Sagebrush Country & Short-eared Owls

/, Box Elder County, Short-eared Owls, Utah/Sagebrush Country & Short-eared Owls

Short-eared Owl in Sagebrush Country, Box Elder County, UtahShort-eared Owl in Sagebrush Country – Nikon D500, f8, 1/800, ISO 500, Nikkor 500mm VR with 1.4x TC, natural light, not baited

I see and photograph Short-eared Owls in Sagebrush Country quite often. I spend a lot of time in areas where there is sagebrush dotting the desert, steppes and hillsides here in Utah and I find these amazing owls there. I’ve even located Short-eared Owls nesting at the base of sagebrush and feeding their young there.

Sure I find Short-eared Owls in other habitats here in northern Utah, like the marshes at Farmington Bay WMA and Bear River Migratory Bird Refuge, I also find them on alkali flats and near springs, seeps, wet meadows, rangelands and pastures. But I do find them most often when there is sagebrush in the environment.

Short-eared Owl with Sagebrush in the background, Box Elder County, UtahShort-eared Owl with Sagebrush in the background – Nikon D500, f8, 1/800, ISO 500, Nikkor 500mm VR with 1.4x TC, natural light, not baited

I love, love, love the smell of sagebrush, some people might find the aroma too pungent but for me it is refreshing, revitalizing and soothing all at the same time and I’ve come to associate that smell with Short-eared Owls because I find them together so frequently.

These Short-eared Owls were photographed three days ago, the same day I photographed the Turkey Vultures that I shared here recently. It is easy to make Short-eared Owls look great in my photographs because they are such beautiful birds.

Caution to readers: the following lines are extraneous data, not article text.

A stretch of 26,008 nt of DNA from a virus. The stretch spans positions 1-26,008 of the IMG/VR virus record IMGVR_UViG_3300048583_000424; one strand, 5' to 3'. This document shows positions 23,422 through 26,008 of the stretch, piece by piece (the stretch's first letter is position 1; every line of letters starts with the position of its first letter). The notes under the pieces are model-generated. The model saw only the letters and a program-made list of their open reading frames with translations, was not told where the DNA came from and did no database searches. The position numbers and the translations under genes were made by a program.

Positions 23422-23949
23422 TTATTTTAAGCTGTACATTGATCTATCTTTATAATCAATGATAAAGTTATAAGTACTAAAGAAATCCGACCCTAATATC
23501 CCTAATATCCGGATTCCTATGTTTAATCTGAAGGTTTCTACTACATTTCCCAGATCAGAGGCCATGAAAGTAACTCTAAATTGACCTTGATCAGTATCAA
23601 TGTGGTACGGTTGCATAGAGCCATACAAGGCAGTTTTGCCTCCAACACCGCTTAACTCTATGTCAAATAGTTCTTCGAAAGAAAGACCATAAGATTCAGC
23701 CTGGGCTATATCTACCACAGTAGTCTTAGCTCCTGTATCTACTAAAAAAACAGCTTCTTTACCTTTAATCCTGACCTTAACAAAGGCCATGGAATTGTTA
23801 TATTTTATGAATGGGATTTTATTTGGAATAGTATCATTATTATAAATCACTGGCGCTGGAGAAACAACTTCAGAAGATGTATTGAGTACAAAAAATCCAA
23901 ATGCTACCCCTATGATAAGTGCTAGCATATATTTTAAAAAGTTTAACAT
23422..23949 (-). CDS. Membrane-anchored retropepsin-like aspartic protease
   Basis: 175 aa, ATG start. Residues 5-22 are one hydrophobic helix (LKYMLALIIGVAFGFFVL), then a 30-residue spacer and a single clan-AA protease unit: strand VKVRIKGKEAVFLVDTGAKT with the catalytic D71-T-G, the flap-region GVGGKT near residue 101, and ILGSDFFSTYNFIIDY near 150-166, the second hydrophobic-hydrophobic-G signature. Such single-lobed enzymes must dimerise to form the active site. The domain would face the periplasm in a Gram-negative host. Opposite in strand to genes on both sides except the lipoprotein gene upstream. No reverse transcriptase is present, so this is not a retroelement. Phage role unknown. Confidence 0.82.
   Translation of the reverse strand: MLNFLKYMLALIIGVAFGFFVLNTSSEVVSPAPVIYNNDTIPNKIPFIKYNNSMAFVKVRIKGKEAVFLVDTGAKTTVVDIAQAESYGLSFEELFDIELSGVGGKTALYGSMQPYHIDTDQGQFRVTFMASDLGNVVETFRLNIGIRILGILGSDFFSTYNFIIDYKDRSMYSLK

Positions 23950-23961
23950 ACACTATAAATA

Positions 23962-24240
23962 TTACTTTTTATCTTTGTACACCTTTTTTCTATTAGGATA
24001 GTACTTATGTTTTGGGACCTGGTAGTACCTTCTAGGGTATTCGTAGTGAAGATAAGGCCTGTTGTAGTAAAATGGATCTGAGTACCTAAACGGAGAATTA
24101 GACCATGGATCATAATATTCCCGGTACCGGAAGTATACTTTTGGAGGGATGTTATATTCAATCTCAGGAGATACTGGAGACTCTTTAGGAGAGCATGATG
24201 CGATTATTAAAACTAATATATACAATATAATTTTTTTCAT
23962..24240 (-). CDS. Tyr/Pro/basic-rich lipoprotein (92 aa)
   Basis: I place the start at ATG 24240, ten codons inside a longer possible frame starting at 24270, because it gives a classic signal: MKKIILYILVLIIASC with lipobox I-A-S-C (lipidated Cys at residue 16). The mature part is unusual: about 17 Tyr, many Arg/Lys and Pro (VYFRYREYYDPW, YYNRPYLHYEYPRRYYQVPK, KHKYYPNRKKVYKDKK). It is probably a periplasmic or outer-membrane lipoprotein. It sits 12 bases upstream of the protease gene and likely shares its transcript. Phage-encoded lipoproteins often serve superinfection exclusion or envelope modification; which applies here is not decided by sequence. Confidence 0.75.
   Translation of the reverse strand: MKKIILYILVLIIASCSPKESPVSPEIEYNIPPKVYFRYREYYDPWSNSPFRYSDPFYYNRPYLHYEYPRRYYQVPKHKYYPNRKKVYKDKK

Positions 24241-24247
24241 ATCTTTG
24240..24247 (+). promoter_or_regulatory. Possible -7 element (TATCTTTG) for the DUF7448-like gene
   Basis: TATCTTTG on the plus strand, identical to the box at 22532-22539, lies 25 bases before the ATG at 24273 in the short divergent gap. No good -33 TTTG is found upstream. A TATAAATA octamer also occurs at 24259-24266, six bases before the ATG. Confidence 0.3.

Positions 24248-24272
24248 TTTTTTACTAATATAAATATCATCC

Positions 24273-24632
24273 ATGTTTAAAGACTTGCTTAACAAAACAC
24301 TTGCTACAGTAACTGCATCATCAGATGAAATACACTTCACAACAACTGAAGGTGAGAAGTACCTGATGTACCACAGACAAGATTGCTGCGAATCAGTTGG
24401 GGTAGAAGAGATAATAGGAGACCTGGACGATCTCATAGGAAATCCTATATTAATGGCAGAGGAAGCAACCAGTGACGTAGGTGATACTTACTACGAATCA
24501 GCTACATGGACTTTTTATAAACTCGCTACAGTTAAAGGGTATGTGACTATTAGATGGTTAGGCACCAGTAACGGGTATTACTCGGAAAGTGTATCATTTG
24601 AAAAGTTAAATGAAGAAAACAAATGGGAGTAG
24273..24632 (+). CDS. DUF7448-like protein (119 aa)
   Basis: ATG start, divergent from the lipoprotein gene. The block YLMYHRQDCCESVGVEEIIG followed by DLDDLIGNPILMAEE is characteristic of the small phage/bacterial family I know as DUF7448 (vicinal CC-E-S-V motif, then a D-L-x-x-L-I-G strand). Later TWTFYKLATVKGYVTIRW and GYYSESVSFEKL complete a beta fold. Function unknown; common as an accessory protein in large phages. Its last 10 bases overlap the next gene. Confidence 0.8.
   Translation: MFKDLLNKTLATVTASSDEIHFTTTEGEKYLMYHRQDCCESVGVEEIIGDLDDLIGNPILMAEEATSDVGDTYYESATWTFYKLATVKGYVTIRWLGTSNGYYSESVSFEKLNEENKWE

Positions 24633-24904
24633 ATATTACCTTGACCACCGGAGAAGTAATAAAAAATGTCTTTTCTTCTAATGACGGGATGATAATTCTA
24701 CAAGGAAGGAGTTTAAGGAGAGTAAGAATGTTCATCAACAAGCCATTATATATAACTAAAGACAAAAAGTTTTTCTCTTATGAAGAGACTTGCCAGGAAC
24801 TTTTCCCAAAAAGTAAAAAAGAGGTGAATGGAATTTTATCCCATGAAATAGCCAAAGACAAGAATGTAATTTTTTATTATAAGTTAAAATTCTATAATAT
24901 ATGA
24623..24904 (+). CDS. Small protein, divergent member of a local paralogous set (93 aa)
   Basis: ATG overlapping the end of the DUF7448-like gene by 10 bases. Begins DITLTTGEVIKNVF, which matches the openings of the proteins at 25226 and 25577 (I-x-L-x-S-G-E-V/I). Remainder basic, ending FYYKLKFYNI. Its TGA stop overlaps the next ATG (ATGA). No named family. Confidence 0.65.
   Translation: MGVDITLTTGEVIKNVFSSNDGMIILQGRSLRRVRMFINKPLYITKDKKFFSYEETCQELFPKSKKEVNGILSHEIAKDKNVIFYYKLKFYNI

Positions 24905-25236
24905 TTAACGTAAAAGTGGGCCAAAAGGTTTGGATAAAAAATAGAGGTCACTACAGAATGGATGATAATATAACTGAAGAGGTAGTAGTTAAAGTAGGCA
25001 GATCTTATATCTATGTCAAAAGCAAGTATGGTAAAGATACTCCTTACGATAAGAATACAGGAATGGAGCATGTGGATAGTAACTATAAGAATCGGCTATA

Short-eared Owl adult from a distance, Box Elder County, UtahShort-eared Owl adult from a distance – Nikon D500, f8, 1/2000, ISO 500, Nikkor 500mm VR with 1.4x TC, natural light, not baited

I don’t know what is going on with the sagebrush in the photo above, the entire slope in this area is covered with dead sagebrush.  The rancher that owns the land may have sprayed something on the sage to kill it but the skeletal remains of the sage in this spot always makes me feel a bit sad because we are already losing sagebrush habitat at an alarming rate due to development and extractive industries. I was happy to spot this Short-eared Owl land on the dead sage to bring some life to what I was seeing.

Up close or from a distance Short-eared Owls have wonderful appeal and their bright yellow eyes certainly draw my own eyes right to them.

Life is good.



  1. April Olson June 15, 2018 at 6:24 pm

    Beautiful photos

  2. Elephants Child June 15, 2018 at 1:59 pm

    Beautiful, beautiful things.

  3. Bob mcpherson June 15, 2018 at 6:51 am

    Beautiful photos by Mia. you

  4. Kathy June 15, 2018 at 5:31 am

    Love the photos! The ‘dead sagebrush’ photo is quite beautiful…I find the overall monotone look of it to be especially appealing. The variance of the background from smooth to textured is wonderful! I agree the eyes draw you in but I also love everything about these birds. I have several months to wait for their return here in NE Wisconsin.

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